A group campaigning to preserve the River Ems has welcomed a planned review of Portsmouth Water’s licence by the Environment Agency (EA), the national environmental watchdog, to see if it needs changing.

The licence, dating back to the 1960s, governs how much may be abstraced from the river’s underground sources. It also governs how much it should pump into the river at times of low flow – a process known as augmentation.

Campaign group Friends of the Ems (FOTE) was formed in August last year to highlight the need to improve flow in the river - a rare chalk stream that supports Chichester Harbour.

Last year, a failure of Portsmouth Water’s augmentation system left large sections of the river dry, with fish stranded and dying.

FOTE believes the licence is totally inappropriate for the Ems, which has such a variable flow. In February, when the river is usually at its peak, there can be 700 times as much water flowing as in a typical September. But the company's licence allows it to remove the same amount of water every day of the year.

Now, in a meeting with FOTE, the EA has said it wants to review the licence in two phases – the first looking at better augmentation and the second looking at longer-term changes to make the licence more sustainable. However, the agency has warned that the work depends on resources being available.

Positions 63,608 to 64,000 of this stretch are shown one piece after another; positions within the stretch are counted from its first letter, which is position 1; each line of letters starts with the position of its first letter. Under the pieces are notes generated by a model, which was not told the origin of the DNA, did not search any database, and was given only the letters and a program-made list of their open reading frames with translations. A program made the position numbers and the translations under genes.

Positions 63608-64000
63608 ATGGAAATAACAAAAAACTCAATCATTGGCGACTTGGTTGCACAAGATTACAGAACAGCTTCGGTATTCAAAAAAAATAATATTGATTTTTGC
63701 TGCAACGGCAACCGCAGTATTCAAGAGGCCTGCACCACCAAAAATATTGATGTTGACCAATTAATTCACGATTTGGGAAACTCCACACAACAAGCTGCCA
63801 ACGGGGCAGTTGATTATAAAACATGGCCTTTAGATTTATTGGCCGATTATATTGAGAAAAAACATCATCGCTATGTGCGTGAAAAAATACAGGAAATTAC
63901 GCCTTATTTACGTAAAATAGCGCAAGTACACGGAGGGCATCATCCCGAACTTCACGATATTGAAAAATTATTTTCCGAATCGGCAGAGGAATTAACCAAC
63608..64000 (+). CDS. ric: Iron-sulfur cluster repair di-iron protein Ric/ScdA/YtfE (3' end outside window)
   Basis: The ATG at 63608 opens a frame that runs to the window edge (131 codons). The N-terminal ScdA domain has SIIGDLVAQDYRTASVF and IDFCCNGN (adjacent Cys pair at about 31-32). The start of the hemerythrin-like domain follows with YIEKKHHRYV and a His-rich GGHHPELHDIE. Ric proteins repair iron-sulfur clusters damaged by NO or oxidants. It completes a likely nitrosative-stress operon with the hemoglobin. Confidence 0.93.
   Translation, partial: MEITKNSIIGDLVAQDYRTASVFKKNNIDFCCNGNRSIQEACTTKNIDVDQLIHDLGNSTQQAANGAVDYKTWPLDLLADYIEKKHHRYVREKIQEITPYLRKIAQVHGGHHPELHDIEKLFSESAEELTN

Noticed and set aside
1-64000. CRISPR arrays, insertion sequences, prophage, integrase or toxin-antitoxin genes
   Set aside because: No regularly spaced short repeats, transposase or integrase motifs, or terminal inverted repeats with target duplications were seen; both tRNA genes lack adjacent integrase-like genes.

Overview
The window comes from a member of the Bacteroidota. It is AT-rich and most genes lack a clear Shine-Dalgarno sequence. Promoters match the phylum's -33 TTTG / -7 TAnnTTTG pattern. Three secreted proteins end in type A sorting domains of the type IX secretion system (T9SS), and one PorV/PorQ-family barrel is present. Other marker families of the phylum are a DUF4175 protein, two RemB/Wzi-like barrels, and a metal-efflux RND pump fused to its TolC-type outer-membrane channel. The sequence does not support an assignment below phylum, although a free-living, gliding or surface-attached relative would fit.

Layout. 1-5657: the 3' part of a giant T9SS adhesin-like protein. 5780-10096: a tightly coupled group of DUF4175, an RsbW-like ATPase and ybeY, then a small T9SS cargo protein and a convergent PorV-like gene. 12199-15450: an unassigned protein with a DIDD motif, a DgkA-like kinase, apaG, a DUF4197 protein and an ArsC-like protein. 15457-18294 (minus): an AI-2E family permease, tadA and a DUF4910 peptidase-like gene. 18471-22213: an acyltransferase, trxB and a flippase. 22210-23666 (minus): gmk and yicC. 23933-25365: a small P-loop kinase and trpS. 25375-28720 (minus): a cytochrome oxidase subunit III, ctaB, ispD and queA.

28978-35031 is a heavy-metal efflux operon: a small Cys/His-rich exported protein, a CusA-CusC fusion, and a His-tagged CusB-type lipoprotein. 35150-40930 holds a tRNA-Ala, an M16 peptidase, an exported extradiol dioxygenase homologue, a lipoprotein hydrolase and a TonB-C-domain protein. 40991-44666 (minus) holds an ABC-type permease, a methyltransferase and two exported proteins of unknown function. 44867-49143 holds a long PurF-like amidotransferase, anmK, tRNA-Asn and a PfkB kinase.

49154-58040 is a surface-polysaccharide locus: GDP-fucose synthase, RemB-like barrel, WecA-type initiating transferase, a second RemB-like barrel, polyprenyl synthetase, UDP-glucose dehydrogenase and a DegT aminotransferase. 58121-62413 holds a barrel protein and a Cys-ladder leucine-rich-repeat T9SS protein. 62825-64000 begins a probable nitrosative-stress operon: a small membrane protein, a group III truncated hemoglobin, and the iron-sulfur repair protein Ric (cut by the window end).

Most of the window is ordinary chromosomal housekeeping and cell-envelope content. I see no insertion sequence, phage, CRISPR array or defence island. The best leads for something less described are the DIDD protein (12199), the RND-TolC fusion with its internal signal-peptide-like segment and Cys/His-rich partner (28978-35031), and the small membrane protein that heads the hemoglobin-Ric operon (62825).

Simon Moody, area director for the agency, said he would like to see better augmentation in place before next summer, when the river is at greatest risk.

A FOTE spokesperson said: “This is a very encouraging pledge from the EA. We are still cautious and will wait and see what actually happens. But after only a year of campaigning for our beautiful river, which is on a cliff edge, this is a major piece of good news.

“It is still important to remember that while water flow is crucial – otherwise there would be no river – we also need improvements to the Ems as a wildlife habitat and to the quality of the water.”

Portsmouth Water says it is looking at sustainability and to make changes, but has a primary legal responsibility to supply water.

This month it ran an experiment over a few days, with the help of FOTE, to see what happens to the river when the amount of water it abstracts is reduced (while ensuring customers’ supply).

FOTE is part of Greening Westbourne, an environmental campaign based in the village. Greening Westbourne has been supporting a proposal by Chichester District Council to make the area along the Ems a designated “wildlife corridor” because of its environmental importance.

Local people who want to join FOTE can get involved by signing up as supporters. They should email

For more information search Greening Westbourne Campaign online.

John Millard
Posted on Mon, 25/10/2021 - 14:22